When you divorce, an appraisal of the property held by one or both partners is usually necessary to determine the value of the real estate that will be divided as part of your divorce property settlement.
This type of appraisal is commonly called a divorce appraisal.
Another common term used for determining the value of property assets, including real estate, during a divorce is divorce valuation of assets.Divorce Asset Protection: Get a Good Attorney and a Good Appraiser
Attorneys, as well as Accountants rely on professional property appraisals when calculating the values for real property. This is particularly important during a divorce because the division of assets for the divorce property settlement needs to be based on the current (actual) Fair Market Value of the property. If you are concerned that you may be in a negative equity situation with your property (meaning you owe more than your home is worth), it is essential that you know the value of your real estate so that you can negotiate a fair agreement between the parties to the divorce.
Unfortunately, divorce happens, and when they do, assets need to be divided. One of the largest assets for many people is their home. Before a divorce can be finalized, the value of the home needs to be determined by a residential real estate appraisal, and then a decision must be made â€“ does one person get the house (perhaps by buying out the other person), or will the property be sold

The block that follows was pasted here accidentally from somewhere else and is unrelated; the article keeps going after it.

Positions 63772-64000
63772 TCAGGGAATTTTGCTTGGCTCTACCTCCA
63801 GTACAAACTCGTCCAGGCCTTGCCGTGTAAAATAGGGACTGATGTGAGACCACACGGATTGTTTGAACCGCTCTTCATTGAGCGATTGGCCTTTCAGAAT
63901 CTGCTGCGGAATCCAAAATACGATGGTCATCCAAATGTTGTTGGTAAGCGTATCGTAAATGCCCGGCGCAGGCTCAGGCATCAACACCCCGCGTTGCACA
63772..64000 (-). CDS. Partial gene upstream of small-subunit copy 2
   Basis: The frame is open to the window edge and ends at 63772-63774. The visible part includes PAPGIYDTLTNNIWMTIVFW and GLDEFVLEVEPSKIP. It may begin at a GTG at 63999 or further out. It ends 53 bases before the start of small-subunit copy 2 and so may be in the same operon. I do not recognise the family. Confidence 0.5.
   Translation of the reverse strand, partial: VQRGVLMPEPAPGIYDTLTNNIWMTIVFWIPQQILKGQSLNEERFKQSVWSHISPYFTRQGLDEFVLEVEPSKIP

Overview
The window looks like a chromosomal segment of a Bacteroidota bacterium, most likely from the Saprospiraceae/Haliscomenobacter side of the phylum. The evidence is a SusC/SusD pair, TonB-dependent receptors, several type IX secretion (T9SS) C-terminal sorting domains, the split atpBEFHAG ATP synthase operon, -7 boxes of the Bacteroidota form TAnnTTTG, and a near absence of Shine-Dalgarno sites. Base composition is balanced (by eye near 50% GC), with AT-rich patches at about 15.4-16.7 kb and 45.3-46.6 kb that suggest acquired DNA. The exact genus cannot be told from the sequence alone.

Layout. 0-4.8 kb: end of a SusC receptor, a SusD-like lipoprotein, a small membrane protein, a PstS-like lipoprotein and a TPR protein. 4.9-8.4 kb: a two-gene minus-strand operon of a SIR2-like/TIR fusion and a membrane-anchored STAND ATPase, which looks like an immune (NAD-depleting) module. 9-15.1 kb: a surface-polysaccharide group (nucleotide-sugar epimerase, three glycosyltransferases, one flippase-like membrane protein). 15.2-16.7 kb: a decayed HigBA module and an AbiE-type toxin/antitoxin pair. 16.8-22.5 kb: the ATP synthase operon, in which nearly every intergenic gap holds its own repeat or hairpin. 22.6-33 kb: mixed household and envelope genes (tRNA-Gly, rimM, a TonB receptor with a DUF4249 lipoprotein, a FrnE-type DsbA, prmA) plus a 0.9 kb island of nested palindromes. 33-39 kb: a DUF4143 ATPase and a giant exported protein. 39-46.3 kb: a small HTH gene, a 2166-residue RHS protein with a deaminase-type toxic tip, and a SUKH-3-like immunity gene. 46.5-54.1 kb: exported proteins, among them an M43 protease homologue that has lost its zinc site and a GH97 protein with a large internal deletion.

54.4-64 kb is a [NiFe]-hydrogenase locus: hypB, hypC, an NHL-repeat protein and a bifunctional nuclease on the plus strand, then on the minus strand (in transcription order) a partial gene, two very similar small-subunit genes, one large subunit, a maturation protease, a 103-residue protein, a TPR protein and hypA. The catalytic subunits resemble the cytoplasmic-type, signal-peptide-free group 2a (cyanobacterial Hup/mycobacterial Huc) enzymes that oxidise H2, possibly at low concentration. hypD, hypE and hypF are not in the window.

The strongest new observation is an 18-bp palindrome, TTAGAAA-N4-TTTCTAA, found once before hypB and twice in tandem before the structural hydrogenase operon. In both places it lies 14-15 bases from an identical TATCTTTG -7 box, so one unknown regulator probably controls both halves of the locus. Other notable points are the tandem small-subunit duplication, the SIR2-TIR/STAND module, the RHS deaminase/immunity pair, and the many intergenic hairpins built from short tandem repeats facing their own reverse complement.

and the proceeds divided along lines similar to the rest of the division of assets? In Texas, a Certified Residential Appraiser should perform your divorce appraisal in order to obtain an appraisal that will hold up (i.e, be defensible) in court.Historical Appraisal (Retrospective Appraisal) for Divorce Property SettlementAppraisal IQ
is experienced in handling appraisals where the date of the appraisal is different than the date the report is ordered, or the date the appraisal is performed.
For this type of appraisal, called a retrospective appraisal, the effective date needs to match the date of the marriage, or another key date in the past. You may also need to be able to substantiate the value of the property when you purchased it, if the property was originally (or still is) the property of one owner prior to the marriage.(Originally posted on Appraisal IQ: Austin Real Estate Appraiser)